New Ways to Advocate:: Becoming an Election Poll Worker

I am an advocate. At my very core, I fight. This trait is embedded deeply and fuels most of my desires to engage in the world. I am also more introverted than most would assume when they meet me. I dread the emptiness of small talk. I cannot stomach a crowd of chit-chat. All of this is key to understanding the complexity of my next statement. Being distanced from all the people for the last six months has been simultaneously freeing and exhausting. With world events in crisis mode and recognized pain on every street corner, the fighter in me has felt sidelined. When a foundational piece of your being is stifled, finding outlets to express your you is more than important, it is vital. 

Looking Deeper for Ways to Advocate

As the days turned to weeks and the weeks to months, I found myself falling deeper in despair. Sure, I love to write, but words on a screen can only go so far in fostering my love of advocacy. I was not up for Facebook fights and Twitter wars. I knew that I needed to find ways to engage and empower myself and others that were fitting to the times. One day I heard a request for help that I would have normally skimmed over. I am here for the big moments. I like to be a part of the loud and the demonstrative. This request did not feel significant. Until it did. It was a request for poll workers for the election. People who were willing to show up and help make the election in November possible. I was listening. 

What’s At Stake? 

According to ABC13, the Harris County Clerk’s office is hiring more than 8,000 for paid work during the upcoming election. To adequately staff the more than 750 polling locations, it takes a well organized machine of humanity to hold elections in the Houston area. And that’s just Harris county. The Greater Houston area is made up of 8 counties. For these polling locations to run, we need workers. For our votes to count, someone needs to show up to help work the election. 

Why Does it Matter? 

I remember the first time that I went to vote. I was an eager teenager looking to change the world with my first punch of a chad. For those that are too young to get the hanging joke therein, these are valuable lessons. Voting is not always as simple as it seems. I think about my own dad. He struggles to use the TV remote correctly. We are asking him to comfortably and easily use technology to access his most basic American right. It takes a village to make these days run smoothly and without delay. We have all seen the reports of hours of waiting to vote. There is one thing that makes these stories even worse:: a lack of staffing and assistance at the polls.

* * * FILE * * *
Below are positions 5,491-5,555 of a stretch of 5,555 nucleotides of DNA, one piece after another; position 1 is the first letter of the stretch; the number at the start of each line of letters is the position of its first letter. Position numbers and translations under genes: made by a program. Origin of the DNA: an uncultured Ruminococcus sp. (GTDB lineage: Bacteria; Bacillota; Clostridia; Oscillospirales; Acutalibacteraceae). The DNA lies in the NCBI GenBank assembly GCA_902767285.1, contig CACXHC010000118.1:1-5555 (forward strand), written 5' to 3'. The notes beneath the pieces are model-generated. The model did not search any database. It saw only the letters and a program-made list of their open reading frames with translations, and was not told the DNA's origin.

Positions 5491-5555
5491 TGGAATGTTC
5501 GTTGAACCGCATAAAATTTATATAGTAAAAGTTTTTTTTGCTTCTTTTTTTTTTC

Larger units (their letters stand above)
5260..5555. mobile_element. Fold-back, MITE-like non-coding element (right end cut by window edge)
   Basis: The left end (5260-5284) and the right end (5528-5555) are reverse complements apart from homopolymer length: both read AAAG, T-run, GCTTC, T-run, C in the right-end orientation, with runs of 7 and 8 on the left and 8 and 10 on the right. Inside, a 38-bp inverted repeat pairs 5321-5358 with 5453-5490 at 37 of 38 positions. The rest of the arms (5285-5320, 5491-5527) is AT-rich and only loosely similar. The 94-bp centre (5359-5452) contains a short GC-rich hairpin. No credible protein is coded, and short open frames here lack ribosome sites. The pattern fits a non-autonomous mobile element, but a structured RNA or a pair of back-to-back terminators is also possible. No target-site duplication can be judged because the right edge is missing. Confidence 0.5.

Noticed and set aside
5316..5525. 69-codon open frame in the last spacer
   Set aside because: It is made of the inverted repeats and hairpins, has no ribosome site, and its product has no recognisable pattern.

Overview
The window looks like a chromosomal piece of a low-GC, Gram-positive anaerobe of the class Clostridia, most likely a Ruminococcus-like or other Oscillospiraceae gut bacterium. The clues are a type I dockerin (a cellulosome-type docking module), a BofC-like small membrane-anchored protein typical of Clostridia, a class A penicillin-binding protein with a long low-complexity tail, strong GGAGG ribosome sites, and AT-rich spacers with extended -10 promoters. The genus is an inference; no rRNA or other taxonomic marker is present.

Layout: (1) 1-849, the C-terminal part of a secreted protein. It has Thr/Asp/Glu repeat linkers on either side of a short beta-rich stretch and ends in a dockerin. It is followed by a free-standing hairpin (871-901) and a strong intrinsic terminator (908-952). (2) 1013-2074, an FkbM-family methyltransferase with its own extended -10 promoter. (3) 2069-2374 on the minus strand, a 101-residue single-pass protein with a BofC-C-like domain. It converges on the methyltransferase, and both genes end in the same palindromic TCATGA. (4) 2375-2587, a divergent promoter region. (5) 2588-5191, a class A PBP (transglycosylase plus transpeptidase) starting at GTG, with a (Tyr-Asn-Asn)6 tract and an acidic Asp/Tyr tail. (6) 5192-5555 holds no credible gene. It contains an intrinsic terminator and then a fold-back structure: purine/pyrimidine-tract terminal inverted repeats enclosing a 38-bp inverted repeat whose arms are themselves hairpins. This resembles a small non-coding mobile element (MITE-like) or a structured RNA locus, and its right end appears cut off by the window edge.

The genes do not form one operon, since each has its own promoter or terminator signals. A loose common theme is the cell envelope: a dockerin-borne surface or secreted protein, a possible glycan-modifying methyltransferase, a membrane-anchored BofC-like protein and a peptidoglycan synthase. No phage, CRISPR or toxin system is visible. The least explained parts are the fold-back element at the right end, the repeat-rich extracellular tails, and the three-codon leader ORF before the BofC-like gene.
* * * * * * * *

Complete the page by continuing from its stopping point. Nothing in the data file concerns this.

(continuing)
Why Does it Matter This Year?

I voted in the 2020 primaries with my newly minted 18 year old daughter. It was a special day. For years she dreamed of exercising her own voice in the polling booth. Her dad and I were thrilled when the woman that checked her in called out, “FIRST TIME VOTER” and the entire room cheered. This precious woman was sitting at her assigned position with her walker directly beside her.

From my experience of voting in our area, many of the traditional poll workers are retirees. Many have faithfully served in these roles for years. As their commitment to our election process remains strong, the COVID pandemic has brought a new set of challenges for our older friends. Their increased risk factors now ask them to not only serve, but also place their own health on the line to work in person. When this sunk in for me, my need to advocate spirit was sparked. I cannot work on a vaccine. I cannot change the things that we have lost to the need to socially distance. I cannot even make the voting process 100% safe. But the more that I contemplated my role in this particular arena, I knew what I needed to do.

How Does This Even Work?

For all of my advocacy work, in so many areas of governmental life, I had little knowledge about the process of becoming, training and working an election. There are many layers of learning, but for a very helpful guide to this information, I encourage you to visit workelections.com. This is a non-partisan project that was established to help centralize up-to-date information on working the election. I have found this site key in helping me make my decision to work. Each county oversees their own election, and you must apply to work for the county in which you are a registered voter. I have included the links to the Houston area sites if you would like more information: Brazoria, Chambers, Galveston, Fort Bend, Harris, Liberty, Montgomery, Waller.

A Peek Into My Experience

When I made the decision to work this election, I applied on my county’s site. As a mom of older teens that does not work outside the home, I was able to commit to work the entire election day {7am-7pm} as well as early voting as needed. I filled out the online application which was SUPER easy and hit submit. In less than 24 hours, I received an email that I was accepted as a worker and that my name will be submitted to local polling location judge for assignment. It was SOOOOO simple! While I have not received my specific assignment, I know that I am a part of a group of people that have committed to seeing our elections and our humanity be better this fall. My job is not to control the outcome, I’m instead an advocate for the process. I have engaged and welcomed a new way of showing up. Here’s to using this bizarre season of 2020 to look beyond the comfortable and easy, and stretch ourselves to advocate and serve in ways that we might not have ever considered. 


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